You’re based in San Francisco – how does the advertising scene there differ from places like New York?
It's obviously much more focused on tech but I think the biggest difference has been how amazingly generous people have been with their time to give us advice. There's a real sense of community here both amongst other agencies and clients. We've been given chances to work on big projects for big companies and young startups here that I don't think a company of our age and size would have had in New York.
What is the most exciting project you have worked on so far in your career?
It might sound trite but it's honestly the next one.
I've been lucky enough in my career to work on some awesome projects with some awesome people but it's always the next one that excites me. The chance to learn new things and try new ways of working. That sense of "I have no idea how to solve this but we'll find a way".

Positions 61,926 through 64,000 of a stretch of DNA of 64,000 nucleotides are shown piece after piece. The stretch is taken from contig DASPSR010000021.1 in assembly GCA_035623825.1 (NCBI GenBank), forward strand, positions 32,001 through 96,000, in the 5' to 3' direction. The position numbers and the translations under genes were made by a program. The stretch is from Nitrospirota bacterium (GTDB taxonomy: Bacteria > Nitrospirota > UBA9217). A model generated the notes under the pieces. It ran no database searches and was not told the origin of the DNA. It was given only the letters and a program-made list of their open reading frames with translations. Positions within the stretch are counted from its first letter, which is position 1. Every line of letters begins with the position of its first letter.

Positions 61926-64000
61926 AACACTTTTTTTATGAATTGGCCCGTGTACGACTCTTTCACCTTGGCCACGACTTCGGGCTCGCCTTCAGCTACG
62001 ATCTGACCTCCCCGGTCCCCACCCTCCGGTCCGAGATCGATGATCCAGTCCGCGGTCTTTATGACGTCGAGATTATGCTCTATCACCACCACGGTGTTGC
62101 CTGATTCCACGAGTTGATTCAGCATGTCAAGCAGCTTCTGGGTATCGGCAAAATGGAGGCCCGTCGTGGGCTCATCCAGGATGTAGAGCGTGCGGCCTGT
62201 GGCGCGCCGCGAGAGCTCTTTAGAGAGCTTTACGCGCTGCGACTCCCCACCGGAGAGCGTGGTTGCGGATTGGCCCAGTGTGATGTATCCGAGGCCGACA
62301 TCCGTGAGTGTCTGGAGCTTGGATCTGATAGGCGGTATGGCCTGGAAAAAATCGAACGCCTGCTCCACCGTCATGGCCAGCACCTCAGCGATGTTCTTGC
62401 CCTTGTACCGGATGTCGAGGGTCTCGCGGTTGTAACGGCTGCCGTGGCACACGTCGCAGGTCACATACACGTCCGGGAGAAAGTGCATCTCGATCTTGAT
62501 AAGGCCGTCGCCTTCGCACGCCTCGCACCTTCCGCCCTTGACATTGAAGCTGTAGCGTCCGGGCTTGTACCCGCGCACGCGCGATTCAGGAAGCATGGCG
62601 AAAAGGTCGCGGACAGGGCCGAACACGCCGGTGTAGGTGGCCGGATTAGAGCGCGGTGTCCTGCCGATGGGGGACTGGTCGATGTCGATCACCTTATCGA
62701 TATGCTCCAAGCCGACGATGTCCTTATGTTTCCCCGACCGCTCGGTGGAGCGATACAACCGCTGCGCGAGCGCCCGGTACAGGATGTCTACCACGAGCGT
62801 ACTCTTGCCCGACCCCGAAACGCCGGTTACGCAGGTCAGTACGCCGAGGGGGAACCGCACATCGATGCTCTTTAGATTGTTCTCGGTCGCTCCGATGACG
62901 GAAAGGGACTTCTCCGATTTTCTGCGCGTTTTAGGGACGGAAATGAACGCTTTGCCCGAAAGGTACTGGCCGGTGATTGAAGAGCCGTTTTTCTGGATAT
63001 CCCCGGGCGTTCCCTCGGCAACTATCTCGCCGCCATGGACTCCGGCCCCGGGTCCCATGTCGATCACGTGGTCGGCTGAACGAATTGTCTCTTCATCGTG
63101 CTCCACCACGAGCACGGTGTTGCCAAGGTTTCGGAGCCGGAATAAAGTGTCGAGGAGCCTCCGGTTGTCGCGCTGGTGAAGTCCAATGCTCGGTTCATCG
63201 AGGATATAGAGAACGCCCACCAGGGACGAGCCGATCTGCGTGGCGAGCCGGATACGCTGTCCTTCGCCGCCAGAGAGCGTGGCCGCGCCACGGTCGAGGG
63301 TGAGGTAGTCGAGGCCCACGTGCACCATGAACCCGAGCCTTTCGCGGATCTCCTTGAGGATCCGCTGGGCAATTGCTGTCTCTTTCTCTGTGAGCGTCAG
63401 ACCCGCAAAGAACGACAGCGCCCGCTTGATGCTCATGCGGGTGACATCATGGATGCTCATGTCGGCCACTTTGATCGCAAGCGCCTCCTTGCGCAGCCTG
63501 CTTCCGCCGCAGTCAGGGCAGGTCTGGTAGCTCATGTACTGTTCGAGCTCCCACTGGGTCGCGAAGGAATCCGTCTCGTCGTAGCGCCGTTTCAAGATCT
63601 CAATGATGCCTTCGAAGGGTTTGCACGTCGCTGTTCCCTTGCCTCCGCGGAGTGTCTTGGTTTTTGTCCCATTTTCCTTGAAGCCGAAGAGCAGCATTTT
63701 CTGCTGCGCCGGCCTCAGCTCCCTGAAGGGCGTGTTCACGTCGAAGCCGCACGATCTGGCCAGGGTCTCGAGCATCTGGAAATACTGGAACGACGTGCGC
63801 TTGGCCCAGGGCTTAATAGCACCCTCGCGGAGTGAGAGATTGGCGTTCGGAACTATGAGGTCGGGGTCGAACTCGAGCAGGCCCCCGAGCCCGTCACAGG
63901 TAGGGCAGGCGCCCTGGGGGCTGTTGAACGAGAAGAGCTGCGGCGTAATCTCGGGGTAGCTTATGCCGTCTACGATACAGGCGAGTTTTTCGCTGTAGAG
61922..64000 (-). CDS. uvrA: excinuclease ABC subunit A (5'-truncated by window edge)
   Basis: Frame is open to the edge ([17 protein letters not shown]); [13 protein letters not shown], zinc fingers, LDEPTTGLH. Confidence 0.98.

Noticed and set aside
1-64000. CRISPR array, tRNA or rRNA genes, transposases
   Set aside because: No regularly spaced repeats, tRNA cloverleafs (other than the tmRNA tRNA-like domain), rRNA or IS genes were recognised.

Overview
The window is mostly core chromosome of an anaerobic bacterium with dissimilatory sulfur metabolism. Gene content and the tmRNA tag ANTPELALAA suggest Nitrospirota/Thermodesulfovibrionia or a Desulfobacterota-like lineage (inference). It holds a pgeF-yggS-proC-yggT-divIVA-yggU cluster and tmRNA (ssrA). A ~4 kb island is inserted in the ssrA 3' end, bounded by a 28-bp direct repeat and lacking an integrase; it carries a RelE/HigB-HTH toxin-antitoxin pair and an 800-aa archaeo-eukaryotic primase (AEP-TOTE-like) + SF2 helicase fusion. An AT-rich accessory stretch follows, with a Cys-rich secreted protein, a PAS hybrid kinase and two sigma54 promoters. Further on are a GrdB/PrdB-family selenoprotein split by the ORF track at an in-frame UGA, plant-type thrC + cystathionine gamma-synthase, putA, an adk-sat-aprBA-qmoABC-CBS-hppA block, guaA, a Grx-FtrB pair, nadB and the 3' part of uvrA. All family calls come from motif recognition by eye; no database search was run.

How do you practice/improve your skills as a planner?
I think it's all about learning by doing. The more you work on stuff and try new ways to tackle challenges, the better you become. It all comes down to the most important traits of a strategist: curiosity and an open mind.
"The more you work on stuff and try new ways to tackle challenges, the better you become."
I'd also encourage folk to try and work with different people and learn the skills they use. There is no one way to do strategy and you'll build the style that works for you by picking the bits and pieces from others that work for you.
How does a junior planner sell themselves into an agency these days?
Portfolios help but what really matters to me is showing you have curiosity, an ability to simplify rather than complicate and lots of interests outside the day to day industry. Also, being able to ground your thinking in an understanding of the commercial reality of a client is a critical skill that is far too often missing today.